Tag Archives: Art

can I get a witness?

July 6, 2012

Artwork and Words by katherine sandoz Nothing captures the imagination like the sight and sounds of tent pitching.  I’d fall over to see a veritable city announcing the arrival of […]

Simmer Down Podcast: Going South of the Border for Cinco de Mayo!

May 4, 2012

This week on Simmer Down, Libbie and Brenda are South of the Border (in their minds) for Cinco de Mayo! Have a listen and get fun facts about Cinco de Mayo and Napoleon. Two great Mexican recipes and plenty of laughs!


April 25, 2012

Legs. That’s what they called her. She packed the grinder, her six kids and a bag of barley and headed for a hollow in the hills of Kentucky. Three thousand miles and no food save for some milk souring in her oft-trampled bosom. On arrival, she clamped the metal contraption to a beam that held up the dirt floor cabin, fattened the fire. Her upright children whipped the handle one by one to see who could fill a bread pan full of flour fastest. Pancakes griddled on the wood stove. Legs boiled down sorghum from the cane she had harvested in the fields. After feasting, her heavily biceped offspring hoisted themselves through the glassless windows and leapt into the woods.

Woodcut Artichoke

April 20, 2012

This week we are peeling back the layers of the dear artichoke to reveal just what it is that makes its thorny heart beat. And what better way to introduce you to the artichoke than through the artwork of SCAD professor Marcia Neblett. She is responsible for the intricate woodcut print before you. For those of you who are a bit sketchy on just what a “woodcut” is, let me clarify this medium a little further. A woodcut is a technique in which an artist carves away pieces from a block of wood. Rather than creating artwork from the pieces taken away or using the wood as a canvas, this form of art, instead, makes the wood itself and what remains of it the artwork. The image that is left may then be covered in ink, as Neblett does so skillfully above, and voila! you are ready to print!

the artichoke as anti-dolt

April 17, 2012

A woman named Steele taught me that artichokes should be used as divining tools. She postulated that you could discern someone’s mettle by observing their eating the densely armored delicacy. So she served them and often.

A Blush Pink and Strawberry Red Love Affair

April 13, 2012

Growing up, I was surrounded by strawberries, lots of em! They were everywhere, literally, due to my mother quite innocently mentioning how much she liked them. Her simple preference turned out to be the birthplace of an accidental “collection.” EVERYone for seemingly EVERY occasion began to shower strawberry motif gifts on my mother for EVERY single gift giving occasion. It created something of an unexpected, ecclectic strawberry vineyard in our very own home. I, too, was guilty of seeking out and securing every strawberry knick nack imaginable to honor her with, just waiting with anticipation for the next opportune moment to surprise her with another strawberry delight!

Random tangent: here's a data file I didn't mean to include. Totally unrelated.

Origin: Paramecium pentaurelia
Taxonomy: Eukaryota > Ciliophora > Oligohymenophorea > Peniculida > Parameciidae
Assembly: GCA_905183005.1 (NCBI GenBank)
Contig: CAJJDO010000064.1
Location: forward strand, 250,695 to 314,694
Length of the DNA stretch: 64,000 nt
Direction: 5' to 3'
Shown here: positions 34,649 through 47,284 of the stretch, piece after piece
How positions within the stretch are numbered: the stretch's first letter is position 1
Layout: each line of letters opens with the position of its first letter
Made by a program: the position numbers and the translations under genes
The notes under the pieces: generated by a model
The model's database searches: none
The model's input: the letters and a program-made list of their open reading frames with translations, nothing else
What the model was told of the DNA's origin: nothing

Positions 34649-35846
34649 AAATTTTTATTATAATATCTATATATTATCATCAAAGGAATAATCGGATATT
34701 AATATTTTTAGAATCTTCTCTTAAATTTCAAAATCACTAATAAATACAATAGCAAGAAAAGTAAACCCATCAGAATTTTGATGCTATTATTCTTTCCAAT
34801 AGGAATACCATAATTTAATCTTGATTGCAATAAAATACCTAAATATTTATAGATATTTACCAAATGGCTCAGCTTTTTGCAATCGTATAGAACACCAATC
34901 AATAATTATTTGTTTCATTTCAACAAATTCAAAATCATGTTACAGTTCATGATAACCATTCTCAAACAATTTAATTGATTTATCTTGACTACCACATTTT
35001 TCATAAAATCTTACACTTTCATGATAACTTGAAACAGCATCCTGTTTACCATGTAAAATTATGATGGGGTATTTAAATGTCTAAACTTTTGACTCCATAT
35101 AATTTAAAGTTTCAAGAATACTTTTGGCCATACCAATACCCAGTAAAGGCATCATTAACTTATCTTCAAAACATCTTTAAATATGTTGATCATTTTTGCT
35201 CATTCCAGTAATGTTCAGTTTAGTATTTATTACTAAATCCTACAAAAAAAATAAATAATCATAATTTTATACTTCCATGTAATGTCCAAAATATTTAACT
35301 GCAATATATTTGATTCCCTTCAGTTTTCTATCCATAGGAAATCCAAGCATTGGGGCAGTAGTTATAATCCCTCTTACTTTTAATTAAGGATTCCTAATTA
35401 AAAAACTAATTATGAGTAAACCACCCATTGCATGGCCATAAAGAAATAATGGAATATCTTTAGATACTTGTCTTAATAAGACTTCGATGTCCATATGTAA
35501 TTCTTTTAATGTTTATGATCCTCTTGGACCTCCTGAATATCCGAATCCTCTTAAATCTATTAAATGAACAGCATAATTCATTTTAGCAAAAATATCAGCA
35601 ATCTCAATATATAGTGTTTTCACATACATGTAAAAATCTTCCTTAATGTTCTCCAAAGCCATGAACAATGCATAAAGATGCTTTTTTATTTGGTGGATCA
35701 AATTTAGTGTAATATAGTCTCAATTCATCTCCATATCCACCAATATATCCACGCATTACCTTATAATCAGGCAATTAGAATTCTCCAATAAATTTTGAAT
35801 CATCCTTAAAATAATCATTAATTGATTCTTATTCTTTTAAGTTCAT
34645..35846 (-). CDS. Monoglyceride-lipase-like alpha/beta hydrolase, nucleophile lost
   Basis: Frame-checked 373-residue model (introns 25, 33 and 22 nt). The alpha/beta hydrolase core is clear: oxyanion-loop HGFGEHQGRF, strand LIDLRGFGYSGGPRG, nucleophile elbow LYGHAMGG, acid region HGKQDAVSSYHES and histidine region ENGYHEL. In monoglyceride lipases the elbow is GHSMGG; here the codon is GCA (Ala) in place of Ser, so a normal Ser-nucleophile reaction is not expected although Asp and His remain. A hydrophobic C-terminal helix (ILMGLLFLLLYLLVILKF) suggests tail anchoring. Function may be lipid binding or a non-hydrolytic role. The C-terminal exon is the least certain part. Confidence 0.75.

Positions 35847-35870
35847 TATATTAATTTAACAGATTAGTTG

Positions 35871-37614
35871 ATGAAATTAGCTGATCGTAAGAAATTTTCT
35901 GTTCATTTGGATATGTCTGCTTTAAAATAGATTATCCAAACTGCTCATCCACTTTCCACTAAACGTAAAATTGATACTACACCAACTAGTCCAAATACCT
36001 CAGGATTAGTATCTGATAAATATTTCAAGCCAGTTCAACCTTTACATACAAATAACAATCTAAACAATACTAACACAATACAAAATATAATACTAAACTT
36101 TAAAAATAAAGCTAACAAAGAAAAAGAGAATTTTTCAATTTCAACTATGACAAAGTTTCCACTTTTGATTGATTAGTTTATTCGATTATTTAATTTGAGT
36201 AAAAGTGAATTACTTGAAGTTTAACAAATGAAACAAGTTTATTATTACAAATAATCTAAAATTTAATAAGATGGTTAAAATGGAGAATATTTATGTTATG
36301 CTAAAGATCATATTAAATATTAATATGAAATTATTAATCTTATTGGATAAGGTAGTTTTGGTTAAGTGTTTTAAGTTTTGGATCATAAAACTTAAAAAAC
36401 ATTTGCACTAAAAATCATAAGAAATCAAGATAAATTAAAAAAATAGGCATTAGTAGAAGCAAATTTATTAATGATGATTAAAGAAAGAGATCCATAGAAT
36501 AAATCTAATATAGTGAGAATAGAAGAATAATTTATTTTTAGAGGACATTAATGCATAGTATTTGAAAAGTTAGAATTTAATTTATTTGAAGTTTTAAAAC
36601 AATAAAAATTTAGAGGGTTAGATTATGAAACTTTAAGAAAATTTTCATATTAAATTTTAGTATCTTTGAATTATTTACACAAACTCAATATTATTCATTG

strawberry sauce

April 10, 2012

We all know the pleasures of eating strawberries and some extol their aphrodisiacal properties, but none so well as Madame Tallien. Born to the aristocracy, given six names, and raised by nuns, this strawberry lover survived a march to the guillotine, bearing the fruit (ten) of multiple lovers and husbands (including the notoriously seedy and filthy Napoleon Bonaparte), several stints in prison and all of the great political and social shifts of the late 1700s. A style maven and risk-taker throughout her life, she insisted on bathing solely in the cure-all juice of strawberries.

In Defense of Carrots

April 6, 2012

“What’s up, doc?” What’s up is that, much to my surprise, I can scarcely find any fine art that focuses on the splendor that is the carrot. So slender, so sweet and so versatile. Why oh why have the artists forsaken you, my friend?!

carrot tops

April 4, 2012

The elegant and complex flower of common wild carrots (Daucus carota) could inspire a lifetime of art and design projects. If you’re a writer, you might employ words such as umbel, bract and tumbleweed in describing the exquisite bloom that turns on itself exacting a nest shape as it goes to seed.

The Edible Illustrator

March 28, 2012

I have always loved radishes and their earthy, peppery flavor. So cool, so crisp and so refreshing in a ginormous spring salad (the only kind I like). Really, I have a weakness for any root vegetable but this week I am putting the focus on the so often overlooked radish. I am sure the future will allow for more talk of my other favorite and rooterrific veggies.

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